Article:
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Don't Let HMRC Have The Last Laugh On Self Assessment


This year, self assessment tax returns were due to be completed by nearly 12 million people in the UK. Primarily, this represents the self-employed, a sector that is growing year by year, but it also includes those with more than one source of income. Every January a national advertising campaign is run to remind this group to submit their form before the deadline for the preceding tax year – which is 31 January for online returns (and 30 October for hard copy returns). But every year some don’t file on time, and January 2019 was no different. In fact this year, HMRC said they had received 9.2 million returns in time, but that means one in ten of those affected were late.

This situation reminded me of a letter I originally saw, many years ago now, in Viz magazine. It went along the lines…

“I was delighted when the kind people at the Inland Revenue wrote to me recently, telling me that my tax return was ‘outstanding’, particularly since I can’t even remember sending it in.”

Sadly however, the late-paying taxpayer will find the joke is actually on them.

Unless you have a reasonable excuse (and HMRC aren’t famed for accepting excuses), Tax Returns submitted after 31st January incur an immediate penalty of £100, and your total tax bill will also begin to attract interest. Initially it is added at 3%, but if you hadn’t paid by 28 February 2019 then the interest added immediately rose to 5%.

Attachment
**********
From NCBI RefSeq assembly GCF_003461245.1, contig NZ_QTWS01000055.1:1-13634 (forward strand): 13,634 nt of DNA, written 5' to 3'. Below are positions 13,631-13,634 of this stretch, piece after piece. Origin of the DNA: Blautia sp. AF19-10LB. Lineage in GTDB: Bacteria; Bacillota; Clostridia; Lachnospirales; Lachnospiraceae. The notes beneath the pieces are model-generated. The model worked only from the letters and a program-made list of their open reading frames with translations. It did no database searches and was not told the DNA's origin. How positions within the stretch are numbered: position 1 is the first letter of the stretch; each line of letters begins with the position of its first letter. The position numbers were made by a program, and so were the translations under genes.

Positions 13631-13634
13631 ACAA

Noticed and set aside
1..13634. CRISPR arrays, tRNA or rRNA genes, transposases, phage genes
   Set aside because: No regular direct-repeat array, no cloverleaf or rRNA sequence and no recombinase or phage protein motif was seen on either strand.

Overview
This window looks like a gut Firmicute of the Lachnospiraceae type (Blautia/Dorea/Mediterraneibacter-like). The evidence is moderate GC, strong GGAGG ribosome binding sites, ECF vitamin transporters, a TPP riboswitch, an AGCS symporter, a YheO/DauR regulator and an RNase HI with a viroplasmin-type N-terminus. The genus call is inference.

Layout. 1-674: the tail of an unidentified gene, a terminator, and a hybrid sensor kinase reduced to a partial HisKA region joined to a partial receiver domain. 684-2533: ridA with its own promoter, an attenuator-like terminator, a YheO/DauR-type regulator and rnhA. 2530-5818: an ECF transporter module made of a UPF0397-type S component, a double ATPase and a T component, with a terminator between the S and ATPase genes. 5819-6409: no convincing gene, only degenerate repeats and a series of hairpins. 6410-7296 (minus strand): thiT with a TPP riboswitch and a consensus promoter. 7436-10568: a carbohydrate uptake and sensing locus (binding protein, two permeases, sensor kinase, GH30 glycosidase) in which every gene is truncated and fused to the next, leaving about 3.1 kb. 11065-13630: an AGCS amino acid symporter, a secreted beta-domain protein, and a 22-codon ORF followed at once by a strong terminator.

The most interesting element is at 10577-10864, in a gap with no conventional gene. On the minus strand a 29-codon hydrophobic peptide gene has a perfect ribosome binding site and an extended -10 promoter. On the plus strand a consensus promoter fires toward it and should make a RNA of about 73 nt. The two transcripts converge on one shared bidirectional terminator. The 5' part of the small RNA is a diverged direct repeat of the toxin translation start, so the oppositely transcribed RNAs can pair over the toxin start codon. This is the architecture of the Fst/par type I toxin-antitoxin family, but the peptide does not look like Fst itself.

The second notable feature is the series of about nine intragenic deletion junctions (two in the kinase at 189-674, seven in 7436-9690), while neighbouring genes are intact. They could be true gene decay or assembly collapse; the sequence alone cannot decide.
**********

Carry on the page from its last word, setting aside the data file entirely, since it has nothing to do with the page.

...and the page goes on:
There’s less to laugh at when that bill is presented.

In previous years, HMRC would issue penalty notices to those affected (those who had failed to submit their hard copy assessment) by the end of October 2018 – or their online return before the end of January.

But this year, thanks to increased man hours devoted to dealing with Brexit questions, the penalty notices weren’t issued at the usual time. That meant more taxpayers were left with a bigger bill to pay, after the interest they’ve incurred is added to the main amount due, together with any penalty imposed.

There is some good news, as you might have heard reported already, as HMRC intends to introduce a points-based system to replace the automatic £100 fine. This could begin as early as the 2019 tax year. But, that hasn’t been introduced yet. But judging by the number of late returns this year, it seems many individuals who completed a self assessment return seem to have believed the penalty charge was already withdrawn.

That’s not the case!

Don’t wait for HMRC to chase you!

If you’ve already received a payment demand call the HMRC office that sent you the letter as soon as possible. You need to notify them that you need more time in order to pay what you owe, or to agree a payment plan over a period of time.

You can also contact HMRC’s Business Payment Support Service, even if you’re not a business, on 0300 200 3835. They are open Monday to Friday, 8am to 8pm, and Saturday and Sunday, 8am to 4pm. You might be able to set up an agreed plan to repay in installments.

Or call me. If you haven’t submitted your 2017-18 tax return yet, get in touch with me now and I’ll help you minimise their exposure to penalties.

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